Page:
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on the road

when you’re driving 
you don’t think about what they’d find,
what they’d call
‘personal effects’
if they found your body.

in a pad full of notes 
from other crash sites

you’d maybe be:

black-rimmed glasses
hair just-cut
wedding ring
and silver watch,
a few empty water bottles on the floor
pegs, a collection of john forbes’ poetry
purple suit-jacket
last year’s crumpled registration sticker
and a golf club in the back, 
the one you found in the front garden
one morning

and all you are now
is a question (is this guy a donor?)
or a sheet to be filled out
at the morgue

you don’t ask yourself, when driving
what kind of jokes they’d make about you,
it might be just like TV,
maybe they’d think you should have had
your prescription checked

and which one tells your wife,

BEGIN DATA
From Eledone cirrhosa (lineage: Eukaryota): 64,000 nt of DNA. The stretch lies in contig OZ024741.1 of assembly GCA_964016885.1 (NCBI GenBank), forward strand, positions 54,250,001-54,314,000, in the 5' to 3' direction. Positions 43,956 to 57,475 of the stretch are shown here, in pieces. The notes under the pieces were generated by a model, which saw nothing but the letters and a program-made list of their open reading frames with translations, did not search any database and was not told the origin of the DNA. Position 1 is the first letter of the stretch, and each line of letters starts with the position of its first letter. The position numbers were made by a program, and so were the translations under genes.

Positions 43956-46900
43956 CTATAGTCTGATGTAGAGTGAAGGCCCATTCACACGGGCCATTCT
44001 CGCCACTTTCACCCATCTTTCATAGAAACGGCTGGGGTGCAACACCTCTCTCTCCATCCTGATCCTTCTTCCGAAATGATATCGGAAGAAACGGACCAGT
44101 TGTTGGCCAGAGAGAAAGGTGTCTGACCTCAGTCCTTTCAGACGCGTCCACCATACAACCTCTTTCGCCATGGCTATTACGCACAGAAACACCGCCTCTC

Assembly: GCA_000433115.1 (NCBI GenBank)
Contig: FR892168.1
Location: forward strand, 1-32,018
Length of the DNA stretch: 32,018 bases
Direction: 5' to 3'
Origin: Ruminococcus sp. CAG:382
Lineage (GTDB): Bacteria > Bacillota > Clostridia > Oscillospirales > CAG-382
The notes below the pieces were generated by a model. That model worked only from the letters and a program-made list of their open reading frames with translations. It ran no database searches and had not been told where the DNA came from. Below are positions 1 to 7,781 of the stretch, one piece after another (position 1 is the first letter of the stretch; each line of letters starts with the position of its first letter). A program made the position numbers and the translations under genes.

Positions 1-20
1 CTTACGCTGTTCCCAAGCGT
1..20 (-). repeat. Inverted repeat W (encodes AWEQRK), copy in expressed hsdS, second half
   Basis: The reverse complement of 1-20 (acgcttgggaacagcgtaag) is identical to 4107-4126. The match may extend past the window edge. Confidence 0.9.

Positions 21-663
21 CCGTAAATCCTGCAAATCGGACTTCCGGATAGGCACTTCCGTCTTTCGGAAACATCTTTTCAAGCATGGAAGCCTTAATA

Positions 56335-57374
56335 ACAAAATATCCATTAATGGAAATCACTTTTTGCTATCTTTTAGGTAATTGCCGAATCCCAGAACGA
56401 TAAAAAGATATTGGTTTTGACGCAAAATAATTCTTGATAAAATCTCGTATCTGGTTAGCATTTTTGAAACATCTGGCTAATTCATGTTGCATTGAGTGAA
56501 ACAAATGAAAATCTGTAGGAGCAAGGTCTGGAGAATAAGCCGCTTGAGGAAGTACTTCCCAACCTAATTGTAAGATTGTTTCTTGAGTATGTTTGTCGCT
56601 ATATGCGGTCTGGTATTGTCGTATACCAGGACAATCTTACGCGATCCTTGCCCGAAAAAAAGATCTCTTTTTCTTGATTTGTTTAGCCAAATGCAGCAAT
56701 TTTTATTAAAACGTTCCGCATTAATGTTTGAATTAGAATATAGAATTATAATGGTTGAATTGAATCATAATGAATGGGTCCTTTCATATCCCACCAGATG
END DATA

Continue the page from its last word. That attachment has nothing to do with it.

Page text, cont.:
how do they decide? will they draw straws
plucked from a roadside littered
with windshield glass?
or maybe rock paper scissors, 
maybe it’s just a job
to them, same way your job 
is just a job sometimes.

when you’re driving
you don’t think about
how, on the way there, they might
get back to whatever it was they were
on about before the call,
could be Carlton getting a thrashing
last night
whether Australia should boycott
Beijing, or a girl
the driver’s just met, he likes her legs
and she’s into acting

you don’t think about
yourself just behind the glass
in the supposed repose of the white sheet,
belongings in a plastic bag:
one that’s somehow meant to sum you up 
or give comfort to loved ones,
as if whatever happened to be in your car 
the day you died,
would be everything
to the people who’d just lost you.